Madrid - Overview
Madrid offers a wide artistic range, influenced by the many styles that have marked the city through the centuries. From the ruins of the ancient Arab wall, to small Gothic-style churches, and early Renaissance constructions, Madrid's development is a showcase for a variety of artistic periods. The city owes its name to the Arabic Magerit or "mother of the waters", which was the name given to the fortress in the bank of the Manzanares River, built by the Omayyad from Cordoba, Muhammad (823-886).
The capital of Spain, located in the heart of the peninsula and right in the center of the Castillian plain 646 meters above sea level, has a population of over three million. A cosmopolitan city, a business center, headquarters for the Public Administration, Government, Spanish Parliament and the home of the Spanish Royal Family
The city can trace its origins to the times of Arab Emir Mohamed I (852-886), who ordered the construction of a fortress on the left bank of the Manzanares River. Little is left of the Arab presence; only some ruins of the wall are preserved, and a tower, which was later turned into a bellower. With the coming of the Austrias in the 16th century, the great monuments of Madrid began to emerge in the area that is nowadays referred to as the Madrid de los Austrias, one of the most famous areas of the city where, in addition to the Plaza Mayor, there are many outstanding spots, churches, and convents, full of art and atmosphere.
The most avant-garde and modern Madrid is located in the area of newer districts, mainly along its two main arteries: Gran Vía and Paseo de la Castellana. Gran Vía, whose construction began at the beginning of the 20th century, is nowadays a nerve centre of shops, leisure establishments, and hotels.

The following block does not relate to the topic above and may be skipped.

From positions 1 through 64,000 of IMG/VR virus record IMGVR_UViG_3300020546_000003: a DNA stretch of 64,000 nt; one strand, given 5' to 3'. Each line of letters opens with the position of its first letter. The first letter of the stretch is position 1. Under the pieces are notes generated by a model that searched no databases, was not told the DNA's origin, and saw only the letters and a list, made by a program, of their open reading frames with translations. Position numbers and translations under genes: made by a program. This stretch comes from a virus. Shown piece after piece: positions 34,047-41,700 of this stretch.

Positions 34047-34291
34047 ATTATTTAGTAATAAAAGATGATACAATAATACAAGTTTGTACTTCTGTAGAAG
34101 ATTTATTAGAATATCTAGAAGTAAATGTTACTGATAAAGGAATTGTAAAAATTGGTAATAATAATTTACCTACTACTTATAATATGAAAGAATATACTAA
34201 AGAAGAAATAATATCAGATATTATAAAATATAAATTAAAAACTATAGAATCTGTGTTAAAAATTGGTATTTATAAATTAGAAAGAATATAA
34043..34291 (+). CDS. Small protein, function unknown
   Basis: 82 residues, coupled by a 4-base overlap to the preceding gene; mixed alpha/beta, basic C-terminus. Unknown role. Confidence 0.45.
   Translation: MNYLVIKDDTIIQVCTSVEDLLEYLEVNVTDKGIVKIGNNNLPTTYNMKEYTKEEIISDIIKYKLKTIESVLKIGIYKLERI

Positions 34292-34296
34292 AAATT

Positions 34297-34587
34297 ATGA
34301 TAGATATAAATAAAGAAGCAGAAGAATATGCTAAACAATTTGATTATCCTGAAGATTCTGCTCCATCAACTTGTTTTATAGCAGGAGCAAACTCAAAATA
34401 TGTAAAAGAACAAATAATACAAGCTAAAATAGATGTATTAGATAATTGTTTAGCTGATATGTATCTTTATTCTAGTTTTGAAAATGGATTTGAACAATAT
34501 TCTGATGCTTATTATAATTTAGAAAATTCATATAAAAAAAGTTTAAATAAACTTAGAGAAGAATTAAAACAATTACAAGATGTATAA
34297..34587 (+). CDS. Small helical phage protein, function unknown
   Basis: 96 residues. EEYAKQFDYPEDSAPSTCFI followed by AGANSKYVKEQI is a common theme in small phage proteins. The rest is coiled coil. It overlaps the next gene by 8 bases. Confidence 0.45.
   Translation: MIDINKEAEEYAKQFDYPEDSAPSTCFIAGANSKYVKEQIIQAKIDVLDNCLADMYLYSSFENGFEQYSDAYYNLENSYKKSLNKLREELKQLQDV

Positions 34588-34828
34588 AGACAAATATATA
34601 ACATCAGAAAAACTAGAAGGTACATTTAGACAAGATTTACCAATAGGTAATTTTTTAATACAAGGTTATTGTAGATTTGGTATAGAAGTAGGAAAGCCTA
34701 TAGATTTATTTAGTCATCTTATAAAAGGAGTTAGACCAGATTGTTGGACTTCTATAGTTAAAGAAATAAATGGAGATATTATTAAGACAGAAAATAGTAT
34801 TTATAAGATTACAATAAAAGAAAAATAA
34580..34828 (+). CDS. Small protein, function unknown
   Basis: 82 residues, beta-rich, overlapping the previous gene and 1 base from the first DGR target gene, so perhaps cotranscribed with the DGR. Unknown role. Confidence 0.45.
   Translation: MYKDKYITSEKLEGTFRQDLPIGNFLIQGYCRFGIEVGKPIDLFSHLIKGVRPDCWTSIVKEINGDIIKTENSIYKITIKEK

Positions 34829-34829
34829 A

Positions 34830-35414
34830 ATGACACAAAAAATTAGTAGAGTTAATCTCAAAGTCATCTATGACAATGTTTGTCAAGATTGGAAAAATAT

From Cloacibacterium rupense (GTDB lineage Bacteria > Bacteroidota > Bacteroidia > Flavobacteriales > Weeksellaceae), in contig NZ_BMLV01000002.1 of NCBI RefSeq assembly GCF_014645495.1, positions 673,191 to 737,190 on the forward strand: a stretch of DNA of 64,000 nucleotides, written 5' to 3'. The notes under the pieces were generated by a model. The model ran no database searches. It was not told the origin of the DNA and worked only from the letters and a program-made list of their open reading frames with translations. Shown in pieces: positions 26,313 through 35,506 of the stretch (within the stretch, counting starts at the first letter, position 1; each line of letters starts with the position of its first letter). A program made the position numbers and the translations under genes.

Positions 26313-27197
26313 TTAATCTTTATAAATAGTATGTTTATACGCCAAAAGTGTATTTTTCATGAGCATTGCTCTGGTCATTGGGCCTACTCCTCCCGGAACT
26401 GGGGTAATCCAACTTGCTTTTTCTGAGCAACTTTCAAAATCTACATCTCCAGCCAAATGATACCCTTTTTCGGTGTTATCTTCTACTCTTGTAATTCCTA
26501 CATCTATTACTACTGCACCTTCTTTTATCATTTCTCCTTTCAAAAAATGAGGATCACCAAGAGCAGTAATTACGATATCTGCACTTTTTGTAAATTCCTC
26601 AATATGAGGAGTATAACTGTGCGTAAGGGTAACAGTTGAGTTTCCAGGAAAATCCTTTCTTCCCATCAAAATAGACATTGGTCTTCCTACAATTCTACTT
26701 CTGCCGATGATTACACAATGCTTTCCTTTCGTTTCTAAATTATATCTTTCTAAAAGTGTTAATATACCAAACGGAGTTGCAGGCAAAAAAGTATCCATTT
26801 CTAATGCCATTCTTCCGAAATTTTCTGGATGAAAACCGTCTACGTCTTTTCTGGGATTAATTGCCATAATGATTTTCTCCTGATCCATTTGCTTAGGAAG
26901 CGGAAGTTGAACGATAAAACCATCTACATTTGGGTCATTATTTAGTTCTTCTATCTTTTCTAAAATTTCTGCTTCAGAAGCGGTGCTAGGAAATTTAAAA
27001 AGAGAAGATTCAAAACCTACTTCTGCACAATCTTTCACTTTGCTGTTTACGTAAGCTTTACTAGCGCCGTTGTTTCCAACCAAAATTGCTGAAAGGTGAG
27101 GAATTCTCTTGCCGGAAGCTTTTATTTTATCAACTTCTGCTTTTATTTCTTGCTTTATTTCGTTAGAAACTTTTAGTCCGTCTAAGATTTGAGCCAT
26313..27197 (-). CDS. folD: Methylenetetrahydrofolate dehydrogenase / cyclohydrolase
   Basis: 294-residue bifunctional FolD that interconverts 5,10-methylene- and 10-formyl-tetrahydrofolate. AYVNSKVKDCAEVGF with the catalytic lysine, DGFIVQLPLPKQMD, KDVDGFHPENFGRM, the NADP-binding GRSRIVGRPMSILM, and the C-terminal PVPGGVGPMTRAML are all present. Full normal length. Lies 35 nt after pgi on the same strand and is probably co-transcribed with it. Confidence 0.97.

Paseo de La Castellana, a magnificent avenue that crosses the city from north to south, features some of the most elegant hotels in the capital, as well as the offices of many firms that have opted for modern, avant-garde buildings. The well-known Paseo del Arte is made up of three remarkable museums, situated very close to one another: the Prado Museum, the Thyssen Bornemisza Museum, and the Queen Sofía National Art Centre Museum.
For the music lover, Madrid Opera In is a very interesting initiative offering the chance to attend opera performances at the Royal Theatre.
Madrid features an abundance of open spaces with varied landscape, from the Madrid Sierra, a gorgeous mountain range, where winter sports and mountaineering can be practised, to the fertile plains of Aranjuez and La Mancha landscape, surrounding Alcalá de Henares.
Almost the whole of Spanish cuisine is present in the tapas of Madrid. This includes excellent seafood, Iberian ham and sausages, pickles, native dishes, Madrid-style tripe, or snails, smoked meats and fish, excellent cheese, cocktail stick snacks and casseroles all of which help to make Madrid the tapas capital of Spain. In addition you'll find all kinds of local wines.
Compiled with the kind assistance of Turespaña